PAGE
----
John Piper: What I see in Scripture are at least three ways God rules over the nations — or we could say three stages in history in which God brings the nations into complete submission. God’s Everlasting Dominion First, there’s the absolute, all-embracing, all-pervasive rule of God’s providence over all nations at all times and in all places. Psalm 103:19: “The Lord has established his throne in the heavens, and his kingdom rules over all.” That’s true now, and that’s true always. Psalms 47:2: “The Lord . . . is . . . a great king over all the earth.” Proverbs 8:15: “By me kings reign.” There’s no reign of any king anywhere at any time except by God’s decree. Daniel 4:17: “The Most High rules the kingdom of men and gives it to whom he will.” And when God puts the kings in place, he governs what they do. Proverbs 21:1: “The king’s heart is a stream of water in the hand

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“The Word Did It All”: The Necessity of Preaching According to the Protestant Reformers

Shawn Wright: One danger of being familiar with history is just that. It becomes familiar to us. Or so we think. Our familiarity with the facts, the cause-effect relationships, and the narrative may keep us from actually seeing what happened, or why what took place matters for us. The narrative of the Protestant Reformation serves as a case in point. Martin Luther (1483–1546) simply read the Bible, rediscovered the doctrine of justification by faith alone (sola fide), and preached the gospel. And in the process, he and later Reformers like John Calvin (1509–64) turned the world upside down. [1] Right? Not so fast, argues Brad Gregory. Gregory, a highly trained Reformation historian, argues that the Reformation unbound the tightly-knit-together world of the Thomistic synthesis between faith and reason and the Catholic conception of Christendom in which secular and religious cohered closely together. Unknowingly, Luther unleashed a torrent that swelled into the modern world with all its post-Enlightenment problems. In other words, the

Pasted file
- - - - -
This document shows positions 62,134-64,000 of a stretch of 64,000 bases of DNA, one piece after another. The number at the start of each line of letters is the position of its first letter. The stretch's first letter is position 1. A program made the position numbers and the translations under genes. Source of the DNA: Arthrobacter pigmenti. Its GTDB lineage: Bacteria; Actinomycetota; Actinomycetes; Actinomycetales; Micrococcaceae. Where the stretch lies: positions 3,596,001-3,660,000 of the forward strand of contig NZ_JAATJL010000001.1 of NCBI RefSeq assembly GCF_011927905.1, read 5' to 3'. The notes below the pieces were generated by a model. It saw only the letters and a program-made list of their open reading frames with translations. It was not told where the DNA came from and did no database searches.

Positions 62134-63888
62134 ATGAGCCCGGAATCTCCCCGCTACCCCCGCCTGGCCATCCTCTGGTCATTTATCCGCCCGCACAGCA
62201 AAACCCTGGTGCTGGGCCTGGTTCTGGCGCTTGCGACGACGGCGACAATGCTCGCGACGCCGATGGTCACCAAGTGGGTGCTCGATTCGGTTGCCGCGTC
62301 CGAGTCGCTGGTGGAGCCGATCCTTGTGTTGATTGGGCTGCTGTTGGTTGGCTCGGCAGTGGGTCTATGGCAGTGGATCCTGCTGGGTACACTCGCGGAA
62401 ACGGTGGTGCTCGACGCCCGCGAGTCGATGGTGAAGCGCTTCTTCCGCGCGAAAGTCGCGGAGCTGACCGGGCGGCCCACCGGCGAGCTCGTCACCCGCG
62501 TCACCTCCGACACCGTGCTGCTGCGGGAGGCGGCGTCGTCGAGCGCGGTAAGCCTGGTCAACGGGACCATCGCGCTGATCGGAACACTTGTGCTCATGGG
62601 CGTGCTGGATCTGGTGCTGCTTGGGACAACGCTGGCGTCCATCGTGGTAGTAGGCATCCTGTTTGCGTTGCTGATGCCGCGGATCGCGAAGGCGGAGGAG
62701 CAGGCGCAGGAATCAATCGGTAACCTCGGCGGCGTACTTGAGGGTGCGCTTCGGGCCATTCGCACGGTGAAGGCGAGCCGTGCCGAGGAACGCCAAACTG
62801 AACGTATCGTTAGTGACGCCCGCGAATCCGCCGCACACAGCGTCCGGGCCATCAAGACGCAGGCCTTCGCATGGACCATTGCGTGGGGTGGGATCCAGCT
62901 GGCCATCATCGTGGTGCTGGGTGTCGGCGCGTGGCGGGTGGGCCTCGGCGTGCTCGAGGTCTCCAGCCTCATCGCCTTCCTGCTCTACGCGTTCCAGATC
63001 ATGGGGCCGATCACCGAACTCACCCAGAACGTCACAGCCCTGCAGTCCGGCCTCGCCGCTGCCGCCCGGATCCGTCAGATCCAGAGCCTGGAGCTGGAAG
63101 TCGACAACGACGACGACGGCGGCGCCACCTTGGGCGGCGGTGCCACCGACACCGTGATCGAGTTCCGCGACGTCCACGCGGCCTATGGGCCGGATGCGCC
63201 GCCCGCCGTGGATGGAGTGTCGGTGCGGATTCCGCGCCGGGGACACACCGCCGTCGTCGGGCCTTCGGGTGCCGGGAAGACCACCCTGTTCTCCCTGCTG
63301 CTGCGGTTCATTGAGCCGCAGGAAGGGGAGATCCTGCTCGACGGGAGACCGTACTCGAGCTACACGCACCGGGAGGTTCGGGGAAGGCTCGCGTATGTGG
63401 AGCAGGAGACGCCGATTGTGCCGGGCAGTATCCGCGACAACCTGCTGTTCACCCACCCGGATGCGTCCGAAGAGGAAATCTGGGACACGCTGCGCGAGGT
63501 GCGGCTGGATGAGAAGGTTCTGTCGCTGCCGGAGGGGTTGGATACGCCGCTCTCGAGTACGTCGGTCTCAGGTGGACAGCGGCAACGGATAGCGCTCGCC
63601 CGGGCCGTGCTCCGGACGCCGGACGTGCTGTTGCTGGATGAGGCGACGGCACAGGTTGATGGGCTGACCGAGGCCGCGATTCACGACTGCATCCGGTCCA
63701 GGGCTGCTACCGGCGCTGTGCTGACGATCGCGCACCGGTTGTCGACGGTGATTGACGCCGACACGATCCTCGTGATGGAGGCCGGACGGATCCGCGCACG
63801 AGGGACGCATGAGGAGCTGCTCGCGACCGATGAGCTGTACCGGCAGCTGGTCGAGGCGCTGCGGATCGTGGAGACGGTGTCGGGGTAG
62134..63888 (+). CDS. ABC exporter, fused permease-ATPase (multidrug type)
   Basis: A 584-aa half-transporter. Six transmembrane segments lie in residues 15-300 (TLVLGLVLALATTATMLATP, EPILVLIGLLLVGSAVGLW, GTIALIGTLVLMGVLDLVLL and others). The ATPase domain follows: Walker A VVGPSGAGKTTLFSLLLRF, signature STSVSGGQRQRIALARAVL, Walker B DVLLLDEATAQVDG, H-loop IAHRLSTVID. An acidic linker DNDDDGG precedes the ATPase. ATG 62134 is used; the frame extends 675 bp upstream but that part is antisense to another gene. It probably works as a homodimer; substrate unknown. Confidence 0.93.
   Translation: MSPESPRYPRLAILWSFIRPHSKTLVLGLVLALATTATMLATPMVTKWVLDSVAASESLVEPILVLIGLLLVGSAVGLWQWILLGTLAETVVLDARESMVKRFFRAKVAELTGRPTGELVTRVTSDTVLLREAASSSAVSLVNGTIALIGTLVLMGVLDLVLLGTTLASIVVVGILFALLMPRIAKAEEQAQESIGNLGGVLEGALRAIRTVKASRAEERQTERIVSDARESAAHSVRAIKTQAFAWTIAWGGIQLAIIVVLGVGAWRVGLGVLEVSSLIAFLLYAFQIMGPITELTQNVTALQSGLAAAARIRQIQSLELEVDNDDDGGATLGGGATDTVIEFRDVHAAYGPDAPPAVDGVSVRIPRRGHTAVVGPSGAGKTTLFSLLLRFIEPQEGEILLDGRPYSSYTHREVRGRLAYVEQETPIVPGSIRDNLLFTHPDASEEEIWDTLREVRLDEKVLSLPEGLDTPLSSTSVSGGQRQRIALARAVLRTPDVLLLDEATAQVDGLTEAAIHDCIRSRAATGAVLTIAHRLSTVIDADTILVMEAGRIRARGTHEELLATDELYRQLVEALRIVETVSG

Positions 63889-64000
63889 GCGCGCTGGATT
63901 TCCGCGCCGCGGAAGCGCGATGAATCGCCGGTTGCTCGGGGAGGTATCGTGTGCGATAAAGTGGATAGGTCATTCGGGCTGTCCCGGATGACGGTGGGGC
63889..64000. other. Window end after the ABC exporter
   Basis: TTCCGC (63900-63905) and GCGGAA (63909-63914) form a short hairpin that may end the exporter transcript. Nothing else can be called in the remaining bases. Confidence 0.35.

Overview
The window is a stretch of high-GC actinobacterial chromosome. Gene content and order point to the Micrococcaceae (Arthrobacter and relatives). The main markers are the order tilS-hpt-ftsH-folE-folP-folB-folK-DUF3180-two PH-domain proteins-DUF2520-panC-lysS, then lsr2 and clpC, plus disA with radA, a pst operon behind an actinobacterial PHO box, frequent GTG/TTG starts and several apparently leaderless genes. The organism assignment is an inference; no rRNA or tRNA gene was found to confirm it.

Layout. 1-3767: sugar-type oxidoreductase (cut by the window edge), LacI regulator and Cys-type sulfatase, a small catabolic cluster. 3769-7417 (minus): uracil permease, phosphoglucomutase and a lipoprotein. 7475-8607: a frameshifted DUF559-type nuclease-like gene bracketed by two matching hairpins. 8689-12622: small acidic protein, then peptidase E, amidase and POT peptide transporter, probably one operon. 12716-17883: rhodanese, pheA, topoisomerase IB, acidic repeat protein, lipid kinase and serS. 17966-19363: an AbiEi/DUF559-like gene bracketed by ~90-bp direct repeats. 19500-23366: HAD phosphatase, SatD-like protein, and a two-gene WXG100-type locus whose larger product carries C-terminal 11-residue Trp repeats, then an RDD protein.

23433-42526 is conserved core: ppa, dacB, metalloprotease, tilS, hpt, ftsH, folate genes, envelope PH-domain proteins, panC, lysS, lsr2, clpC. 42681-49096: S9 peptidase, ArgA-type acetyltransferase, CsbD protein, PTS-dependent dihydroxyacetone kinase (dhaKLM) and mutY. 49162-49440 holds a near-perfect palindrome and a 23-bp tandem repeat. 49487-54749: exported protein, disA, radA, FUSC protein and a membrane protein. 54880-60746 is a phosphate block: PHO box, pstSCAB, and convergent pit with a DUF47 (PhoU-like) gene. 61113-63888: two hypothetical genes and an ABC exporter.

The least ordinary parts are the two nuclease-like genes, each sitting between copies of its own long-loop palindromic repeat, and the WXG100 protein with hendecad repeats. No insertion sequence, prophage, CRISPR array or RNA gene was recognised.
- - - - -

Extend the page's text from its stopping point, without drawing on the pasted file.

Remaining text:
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The Gifts of This Age Point Us to the Age Still to Come

Jared C. Wilson: And Jesus said to them, “The sons of this age marry and are given in marriage, but those who are considered worthy to attain to that age and to the resurrection from the dead neither marry nor are given in marriage, for they cannot die anymore, because they are equal to angels and are sons of God, being sons of the resurrection. — Luke 20:34-36 Jesus knows that the Sadducees he’s speaking to do not believe in a resurrection, and in a way, their very misunderstanding of what Jesus believes about marriage betrays their disbelief. The Sadducees, like so many others then and today who don’t believe in Jesus, think this is all there is. Nothing comes after death. You die and that’s it. They do not think on the scale of eternity. That God is endless and therefore life is endless. That when God created the world, not even the fall of mankind and the sin unleashed into the world

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Why It Matters What We Do with Our Bodies